HOUSTON – Harris County broke the law after it created an independent office of election administration by not notifying the state within guidelines listed in Texas Election Code, according to a letter penned by Attorney General Ken Paxton.
The letter, addressed to Harris County Attorney Vince Ryan on Nov. 25, concludes the appointment of Isabel Longoria as the county’s first election administrator is “unlawful and null and void.”
The question of what to do was discussed during Tuesday’s meeting of the Harris County Commissioners Court; however, county commissioners did so in a closed session with county attorneys to discuss the county’s next steps.
Details of that executive session were not made available to KPRC 2. Moreover, a request for comment from the Harris County Attorney’s Office was not returned Tuesday.
Why does AG Paxton believe the law was broken?
The letter cites two statutes in the Texas Election Code as the reason why. They are listed in sections 31.031(d) and 31.032(c) of the Texas Election Code. Both deal with the timeline that counties are required to follow when notifying the Secretary of State about the creation of the position, as well as the appointment of an election administrator.
The letter states the following:
“Specifically, the Election Code states, “Not later than the third day after the date the order [establishing the office of county elections administrator] is adopted, the county clerk shall deliver a certified copy of the order to: (1) the secretary of state; and (2) each member of the county election commission.” TEX. ELEC. CODE § 31.031(d). The Election Code continues, “Not later than the third day after the date an administrator is appointed, the officer who presided at the meeting shall file a signed copy of the resolution or order with the county clerk. Not later than the third day after the date the copy is filed, the county clerk shall deliver a certified copy of the resolution or order to the secretary of state.” Id. § 31.032(c).”
The timeline and how the letter frames Harris County’s alleged wrongdoings
Commissioners Court voted on July 14 to create the position of election administrator. Previously, election responsibilities were split between the County Clerk and the County Tax Assessor-Collector. Commissioners’ 3-2 decision received bipartisan backlash.
While Texas Election Code states counties must notify the Secretary of State within three days, Paxton’s letter stated the state wasn’t notified about the move until July 28.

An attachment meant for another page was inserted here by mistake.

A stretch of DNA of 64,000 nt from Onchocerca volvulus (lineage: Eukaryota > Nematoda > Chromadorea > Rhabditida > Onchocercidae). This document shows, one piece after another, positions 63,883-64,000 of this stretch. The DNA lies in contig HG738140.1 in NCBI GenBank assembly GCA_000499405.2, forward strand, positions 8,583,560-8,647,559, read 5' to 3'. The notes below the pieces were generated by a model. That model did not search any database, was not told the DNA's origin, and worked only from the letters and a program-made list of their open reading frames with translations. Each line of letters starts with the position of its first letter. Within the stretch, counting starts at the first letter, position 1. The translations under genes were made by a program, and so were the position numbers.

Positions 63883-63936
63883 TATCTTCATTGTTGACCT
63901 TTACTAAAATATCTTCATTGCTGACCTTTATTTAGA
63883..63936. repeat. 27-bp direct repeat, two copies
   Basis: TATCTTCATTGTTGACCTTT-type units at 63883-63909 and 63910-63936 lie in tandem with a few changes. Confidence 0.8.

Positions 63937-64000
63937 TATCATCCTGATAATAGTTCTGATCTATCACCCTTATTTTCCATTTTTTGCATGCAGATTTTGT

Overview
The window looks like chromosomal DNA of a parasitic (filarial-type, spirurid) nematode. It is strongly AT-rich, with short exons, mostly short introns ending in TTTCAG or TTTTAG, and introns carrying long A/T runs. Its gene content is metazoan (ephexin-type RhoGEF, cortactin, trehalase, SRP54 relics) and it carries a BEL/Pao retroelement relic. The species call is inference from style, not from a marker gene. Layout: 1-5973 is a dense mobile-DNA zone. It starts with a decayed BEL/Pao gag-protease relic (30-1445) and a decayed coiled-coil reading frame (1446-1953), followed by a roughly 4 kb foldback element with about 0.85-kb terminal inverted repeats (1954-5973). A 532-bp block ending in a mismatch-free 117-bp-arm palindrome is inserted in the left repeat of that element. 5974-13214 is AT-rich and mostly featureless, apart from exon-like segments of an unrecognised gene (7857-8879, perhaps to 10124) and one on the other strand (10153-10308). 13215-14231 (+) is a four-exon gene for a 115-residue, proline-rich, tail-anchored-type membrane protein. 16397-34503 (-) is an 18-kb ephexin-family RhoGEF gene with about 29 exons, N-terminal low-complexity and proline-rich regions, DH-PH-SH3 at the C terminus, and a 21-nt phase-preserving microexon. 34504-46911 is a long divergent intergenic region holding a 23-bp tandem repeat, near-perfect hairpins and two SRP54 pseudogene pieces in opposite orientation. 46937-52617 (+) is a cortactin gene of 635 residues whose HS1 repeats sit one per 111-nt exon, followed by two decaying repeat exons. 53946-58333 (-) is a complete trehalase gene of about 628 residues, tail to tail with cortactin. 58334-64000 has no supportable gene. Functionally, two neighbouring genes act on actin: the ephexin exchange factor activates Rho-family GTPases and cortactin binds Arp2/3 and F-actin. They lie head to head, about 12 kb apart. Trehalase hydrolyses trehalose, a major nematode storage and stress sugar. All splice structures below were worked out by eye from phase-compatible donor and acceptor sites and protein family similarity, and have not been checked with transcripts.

The letter states the following:
“As per Director Ingram’s letter, the Secretary of State received documentation from the Harris County Clerk’s office on July 28, 2020. The documentation included an order, ratified by the Harris County Commissioners Court on July 14, 2020, purportedly “establishing the Office of Election Administrator.”
Moreover, while Harris County commissioners appointed Isabel Longoria to the position on Oct. 30, the letter claims the county didn’t file a notice with the state until Nov. 20.
Thus, Paxton’s letter concludes, “the Harris County Office of Election Administrator does not exist,” writing those duties will “remain with the County Clerk and County Tax Assessor-Collector,” who previously split election responsibilities before commissioners voted along party lines in support of the appointed, non-elected, position.
Longoria, who worked in the office prior to her appointment helping to oversee the Nov. 3 election, was sworn on Nov. 18.
Sen. Paul Bettencourt said that should not have happened.
“The bottom line is in the nation’s third largest county, you can’t have people doing elections administration on the fly and you have to follow the election code,” said Sen. Bettencourt said, calling for the position to be rescinded and for county officials to start over in accordance with state law.
Deadline for a response
The letter gave county officials two weeks to get rid of the position or “the state will proceed with appropriate legal action to address her unlawful appointment.”
That deadline would be Dec. 9, although how the county would respond remained unclear Tuesday, following Commissioners’ executive session.
Longoria did address county commissioners during Tuesday’s meeting, however, to give an update on the Dec. 12 runoff elections. During that update, Harris County Judge Lina Hidalgo vowed to support Longoria on whatever she needed to run an election without errors.
Commissioners did not offer any public comment on Longoria’s future before the executive session.
Read the state’s letter below: